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The Dispatch: More from CWR
Cardinals from around the world enter the Vatican's Sistine Chapel March 12 as they begin the conclave to elect a successor to Pope Benedict XVI. (CNS photo/L'Osservatore Romano via Reuters)

The NSA is denying reports that it tapped the phones of top Vatican officials and cardinals—including then-Cardinal Jorge Mario Bergoglio—before and during the conclave that would elect the Argentinian prelate pope.

The allegations against the NSA appear in tomorrow’s edition of the Italian newsweekly Panorama.

From the Telegraph:

A spokesman for the agency dismissed claims made by Panorama, an Italian weekly magazine, which said that the NSA monitored the telephone calls of many bishops and cardinals at the Vatican in the lead-up to the conclave, which was held amid tight security in the Sistine Chapel.

"The National Security Agency does not target the Vatican. Assertions that NSA has targeted the Vatican, published in Italy's Panorama magazine, are not true," agency spokesman Vanee Vines said in a statement.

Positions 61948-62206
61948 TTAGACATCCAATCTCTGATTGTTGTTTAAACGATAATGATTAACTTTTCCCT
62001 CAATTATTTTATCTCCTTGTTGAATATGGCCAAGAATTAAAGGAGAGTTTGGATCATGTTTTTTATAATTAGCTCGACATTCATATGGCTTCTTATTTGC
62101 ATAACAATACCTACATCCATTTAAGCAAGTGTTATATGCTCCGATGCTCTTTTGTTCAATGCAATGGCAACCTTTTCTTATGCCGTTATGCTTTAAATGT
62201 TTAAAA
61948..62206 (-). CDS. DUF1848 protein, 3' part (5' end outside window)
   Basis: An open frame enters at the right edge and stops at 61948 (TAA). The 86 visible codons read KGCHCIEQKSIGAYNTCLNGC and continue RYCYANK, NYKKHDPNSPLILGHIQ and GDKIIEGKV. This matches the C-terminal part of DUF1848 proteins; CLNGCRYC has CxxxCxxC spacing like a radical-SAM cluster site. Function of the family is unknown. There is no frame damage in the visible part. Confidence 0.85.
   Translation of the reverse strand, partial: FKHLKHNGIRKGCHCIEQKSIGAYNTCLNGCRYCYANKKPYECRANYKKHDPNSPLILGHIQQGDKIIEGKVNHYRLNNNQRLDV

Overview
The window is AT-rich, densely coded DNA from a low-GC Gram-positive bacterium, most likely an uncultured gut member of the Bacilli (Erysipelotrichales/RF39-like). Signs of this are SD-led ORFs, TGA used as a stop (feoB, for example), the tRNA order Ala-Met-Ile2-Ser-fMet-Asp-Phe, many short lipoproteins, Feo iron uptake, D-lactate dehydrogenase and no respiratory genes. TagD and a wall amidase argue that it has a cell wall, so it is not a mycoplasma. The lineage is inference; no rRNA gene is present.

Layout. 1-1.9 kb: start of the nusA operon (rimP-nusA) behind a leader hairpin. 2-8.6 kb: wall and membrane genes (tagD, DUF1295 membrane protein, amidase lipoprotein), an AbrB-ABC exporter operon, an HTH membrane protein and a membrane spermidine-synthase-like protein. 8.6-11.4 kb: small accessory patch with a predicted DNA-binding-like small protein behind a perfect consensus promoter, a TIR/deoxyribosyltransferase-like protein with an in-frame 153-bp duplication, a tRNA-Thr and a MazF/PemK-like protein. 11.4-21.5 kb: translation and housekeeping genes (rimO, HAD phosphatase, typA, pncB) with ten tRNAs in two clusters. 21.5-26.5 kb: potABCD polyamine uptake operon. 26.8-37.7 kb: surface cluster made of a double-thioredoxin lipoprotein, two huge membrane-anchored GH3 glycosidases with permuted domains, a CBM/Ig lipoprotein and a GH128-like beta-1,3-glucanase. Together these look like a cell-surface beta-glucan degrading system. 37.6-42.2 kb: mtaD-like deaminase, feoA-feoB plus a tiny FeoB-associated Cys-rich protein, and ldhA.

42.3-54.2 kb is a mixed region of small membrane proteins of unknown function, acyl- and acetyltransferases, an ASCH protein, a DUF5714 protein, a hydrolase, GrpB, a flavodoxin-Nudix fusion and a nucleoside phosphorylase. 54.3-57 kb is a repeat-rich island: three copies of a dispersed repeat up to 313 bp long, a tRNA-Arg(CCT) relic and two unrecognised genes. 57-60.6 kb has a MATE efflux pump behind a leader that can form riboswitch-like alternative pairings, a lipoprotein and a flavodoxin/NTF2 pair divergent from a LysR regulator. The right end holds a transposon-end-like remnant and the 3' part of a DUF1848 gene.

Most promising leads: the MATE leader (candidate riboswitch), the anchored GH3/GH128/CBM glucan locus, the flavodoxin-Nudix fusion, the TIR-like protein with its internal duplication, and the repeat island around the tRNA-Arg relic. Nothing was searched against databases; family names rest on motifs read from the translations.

The allegations from Panorama follow a report on Cryptome, a website that gathers intelligence on surveillance and national security, which claimed the US intercepted 46 million telephone calls in Italy between Dec 10 2012 and Jan 8 January 2013.

The monitoring of communications, including emails, continued after Benedict’s resignation in February and encompassed the election of Pope Francis.

“It is feared that the great American ear continued to tap prelates’ conversations up to the eve of the conclave,” the weekly magazine said.

It added that there were “suspicions that the conversations of the future Pope may have been monitored”, but provided no hard evidence or quoted sources for the claim.

When asked about the Panorama report, Vatican spokesman Father Federico Lombardi, SJ said, “We have heard nothing of this and in any case we have no concerns about it.”
About the Author
Catherine Harmon

Catherine Harmon is managing editor of Catholic World Report.
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